Board President James Bouche took a somewhat middle ground, saying the district has to move forward with restructuring, but he noted the clear division among the board members. He also said any proposal the board considered should have the clear support of a majority in the community. He suggested that the board not make any decision Monday night to allow time to the administration to address the challenges related to transportation, staffing and ensuring community engagement and their support.

Based on the public comments and the feedback that more than half of the 9-member school board said they received from parents, staff and members of the community, it appears that the massive overhaul of the district does not have overwhelming support. Rather, the level of support from the community is unclear in the absence of a clear survey about the restructuring plan.

For the first time on Monday, some board members said publicly that they are not comfortable with violating the letter and spirit of the referendum – that is, asking the public to support a plan with a budget before the vote and then reallocating the money.

Email exchanges between staff and parents show an apparent feeling of betrayal after Wausau School Superintendent Keith Hilts categorically promised last year that elementary schools would not be merged, then changed course after the $119.8 million referendum passed.

“Is it legal to reallocate referendum funds? This seems like something that will find its way into civil court and onto the desk of the DA,” wrote Kasha Oelke, a parent, as a written comment. “Combining the 2022 Referendum and Restructuring project together and mischaracterizing where the funds are going is an abuse of power.”

During the discussion, Hilts said the district sought a legal opinion on reallocation and found that they could do so.

But that wasn’t enough to satisfy board member McKee, who said the referendum funding issue was not a legal or financial matter, but one of integrity.

McKee again raised concerns over additional busing time the restructuring would cause for students who, for some, would see schools in neighboring districts closer to home than their own Wausau school.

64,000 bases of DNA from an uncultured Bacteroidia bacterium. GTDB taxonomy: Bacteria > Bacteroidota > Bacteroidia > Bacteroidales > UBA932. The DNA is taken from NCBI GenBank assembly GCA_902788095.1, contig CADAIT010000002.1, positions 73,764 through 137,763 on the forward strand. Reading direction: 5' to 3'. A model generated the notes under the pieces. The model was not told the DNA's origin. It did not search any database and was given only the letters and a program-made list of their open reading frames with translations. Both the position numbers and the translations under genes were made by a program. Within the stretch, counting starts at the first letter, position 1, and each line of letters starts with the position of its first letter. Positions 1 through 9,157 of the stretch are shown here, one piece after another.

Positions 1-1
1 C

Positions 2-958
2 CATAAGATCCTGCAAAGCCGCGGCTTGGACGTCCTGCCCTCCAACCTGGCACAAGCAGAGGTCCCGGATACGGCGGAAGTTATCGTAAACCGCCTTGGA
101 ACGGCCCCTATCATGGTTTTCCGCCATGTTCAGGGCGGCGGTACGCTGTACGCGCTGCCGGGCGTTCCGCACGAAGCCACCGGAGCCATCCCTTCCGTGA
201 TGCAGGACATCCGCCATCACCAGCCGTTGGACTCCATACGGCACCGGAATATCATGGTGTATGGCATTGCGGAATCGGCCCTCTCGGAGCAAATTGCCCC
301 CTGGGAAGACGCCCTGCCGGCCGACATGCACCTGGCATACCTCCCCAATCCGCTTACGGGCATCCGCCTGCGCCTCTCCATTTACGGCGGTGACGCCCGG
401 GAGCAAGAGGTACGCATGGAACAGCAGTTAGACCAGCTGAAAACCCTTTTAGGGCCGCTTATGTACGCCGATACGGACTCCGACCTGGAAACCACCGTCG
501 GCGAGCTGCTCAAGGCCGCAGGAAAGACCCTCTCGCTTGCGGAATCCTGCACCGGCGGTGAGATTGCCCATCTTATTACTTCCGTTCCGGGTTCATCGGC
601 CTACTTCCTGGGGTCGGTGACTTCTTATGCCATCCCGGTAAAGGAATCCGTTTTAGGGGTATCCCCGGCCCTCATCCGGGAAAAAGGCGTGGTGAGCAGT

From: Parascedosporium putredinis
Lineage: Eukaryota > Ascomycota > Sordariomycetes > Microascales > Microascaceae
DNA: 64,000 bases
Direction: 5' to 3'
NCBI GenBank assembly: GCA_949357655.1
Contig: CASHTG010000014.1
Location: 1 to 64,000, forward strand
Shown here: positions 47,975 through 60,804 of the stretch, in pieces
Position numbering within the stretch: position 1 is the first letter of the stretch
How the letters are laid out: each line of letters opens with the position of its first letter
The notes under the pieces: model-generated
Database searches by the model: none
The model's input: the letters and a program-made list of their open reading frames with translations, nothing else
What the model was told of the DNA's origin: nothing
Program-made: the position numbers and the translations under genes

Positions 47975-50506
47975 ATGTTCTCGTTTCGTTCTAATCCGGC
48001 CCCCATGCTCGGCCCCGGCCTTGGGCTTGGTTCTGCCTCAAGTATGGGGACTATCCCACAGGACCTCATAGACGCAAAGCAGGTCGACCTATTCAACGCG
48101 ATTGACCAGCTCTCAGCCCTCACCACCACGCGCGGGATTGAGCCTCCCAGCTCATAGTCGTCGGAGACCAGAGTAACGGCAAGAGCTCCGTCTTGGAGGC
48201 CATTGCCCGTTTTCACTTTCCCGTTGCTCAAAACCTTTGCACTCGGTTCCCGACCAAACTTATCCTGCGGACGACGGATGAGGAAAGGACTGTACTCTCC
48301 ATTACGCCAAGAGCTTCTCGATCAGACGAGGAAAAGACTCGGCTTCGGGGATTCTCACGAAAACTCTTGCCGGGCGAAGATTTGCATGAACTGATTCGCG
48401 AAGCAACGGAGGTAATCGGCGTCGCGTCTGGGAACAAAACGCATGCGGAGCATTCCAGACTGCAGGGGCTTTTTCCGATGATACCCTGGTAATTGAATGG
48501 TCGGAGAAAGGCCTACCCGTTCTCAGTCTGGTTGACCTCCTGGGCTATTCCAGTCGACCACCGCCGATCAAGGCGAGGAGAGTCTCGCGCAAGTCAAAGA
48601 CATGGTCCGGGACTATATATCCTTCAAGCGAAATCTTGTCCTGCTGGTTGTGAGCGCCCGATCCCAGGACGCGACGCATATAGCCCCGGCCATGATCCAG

He again raised concerns over additional busing time that students will face under the restructuring, pointing out that for a number of students, other school districts would be closer than where they are assigned in Wausau.

McKee also questioned why the district chose the Flex Mod schedule for the single high school as part of its plan. Wausau West currently has modular scheduling, while Wausau East does not. The scheduling system aims to give students greater flexibility in planning their days and to fit in more course options. In this scenario, school days are split into smaller modules, or mods, and students no longer attend the same class at the same time every day. But some students find the system challenging and confusing, and critics say many students choose to socialize during flex instead of taking advantage of the availability of their teachers.

McKee, a Wausau West graduate, openly wondered why, if modular scheduling is so effective, it hasn’t been implemented before at East. He said the scheduling issue should be decided independently of any restructuring proposal.

Board member Joanna Reyes said a school staff member reached out to her over proposed staffing plan, saying employees were given a Google Doc to comment on it. The staffer told Reyes that many were reluctant to express their candid views on the proposal for fear of retaliation from her school principal. Some staff members have also approached Wausau Pilot & Review to say they feel they are being forced to take a position that they ware not comfortable with.

Reyes also said the process feels rushed and wants more community engagement.

Dr Hilts responded by saying one staffer’s concerns should not be allowed to dictate their decision. On community engagement, he said the district has been communicating their plans through traditional media and through their website and that board meetings have been held in public where elements of the proposal were discussed for months.

Board member Cory Sillars said that based on the data presented and public sentiment, “this board cannot grant overarching authority to the administration based on the proposal brought before us tonight.”

Trollop raised questions about the scope of the project, in addition to the lack of a transportation plan and need for more robust community input. He said the district needs a restructuring plan but he is not sure if this is the one. The overwhelming feedback he received from the community was not supportive of the proposal, Trollop said.

Among those supporting the proposal is the President of Greater Wausau Chamber of Commerce, Dave Eckmann. He said such a plan is long overdue and is vital to the economy and to the community.

District officials have cited declining enrollment, falling revenues, uncertain state budgets, lopsided class sizes and uneven workloads among the reasons for restructuring. Not everyone is convinced that restructuring is the solution. Although the Wausau School District had sought formal support for the plan at Monday’s meeting, the board chose not to take a vote.

Hilts said his administration will start working on addressing the concerns raised and present updates to the board every two weeks. The board also declined to impose or suggest any timeline on when it would formally accept, modify or reject a restructuring proposal.